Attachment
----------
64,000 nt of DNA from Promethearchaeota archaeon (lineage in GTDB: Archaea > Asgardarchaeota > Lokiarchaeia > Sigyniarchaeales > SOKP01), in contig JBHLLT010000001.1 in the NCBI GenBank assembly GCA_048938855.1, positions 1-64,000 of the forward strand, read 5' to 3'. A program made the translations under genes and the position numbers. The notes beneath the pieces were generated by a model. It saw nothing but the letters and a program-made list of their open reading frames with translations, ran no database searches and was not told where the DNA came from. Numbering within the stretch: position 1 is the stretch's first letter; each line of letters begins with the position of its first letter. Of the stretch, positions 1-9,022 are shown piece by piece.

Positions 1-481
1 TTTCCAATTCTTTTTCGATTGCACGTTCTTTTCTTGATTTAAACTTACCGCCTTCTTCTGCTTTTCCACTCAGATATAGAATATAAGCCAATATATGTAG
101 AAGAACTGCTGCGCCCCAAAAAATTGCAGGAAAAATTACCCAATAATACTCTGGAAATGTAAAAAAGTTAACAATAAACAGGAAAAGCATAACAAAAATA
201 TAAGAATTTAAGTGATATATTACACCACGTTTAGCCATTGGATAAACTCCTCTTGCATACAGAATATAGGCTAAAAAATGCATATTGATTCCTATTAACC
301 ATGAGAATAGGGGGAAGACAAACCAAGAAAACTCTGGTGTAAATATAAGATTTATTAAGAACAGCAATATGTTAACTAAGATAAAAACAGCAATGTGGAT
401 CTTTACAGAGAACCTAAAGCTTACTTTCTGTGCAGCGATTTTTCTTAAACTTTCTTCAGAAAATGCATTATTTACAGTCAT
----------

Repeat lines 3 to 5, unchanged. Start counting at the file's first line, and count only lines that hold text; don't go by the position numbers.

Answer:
1 TTTCCAATTCTTTTTCGATTGCACGTTCTTTTCTTGATTTAAACTTACCGCCTTCTTCTGCTTTTCCACTCAGATATAGAATATAAGCCAATATATGTAG
101 AAGAACTGCTGCGCCCCAAAAAATTGCAGGAAAAATTACCCAATAATACTCTGGAAATGTAAAAAAGTTAACAATAAACAGGAAAAGCATAACAAAAATA
201 TAAGAATTTAAGTGATATATTACACCACGTTTAGCCATTGGATAAACTCCTCTTGCATACAGAATATAGGCTAAAAAATGCATATTGATTCCTATTAACC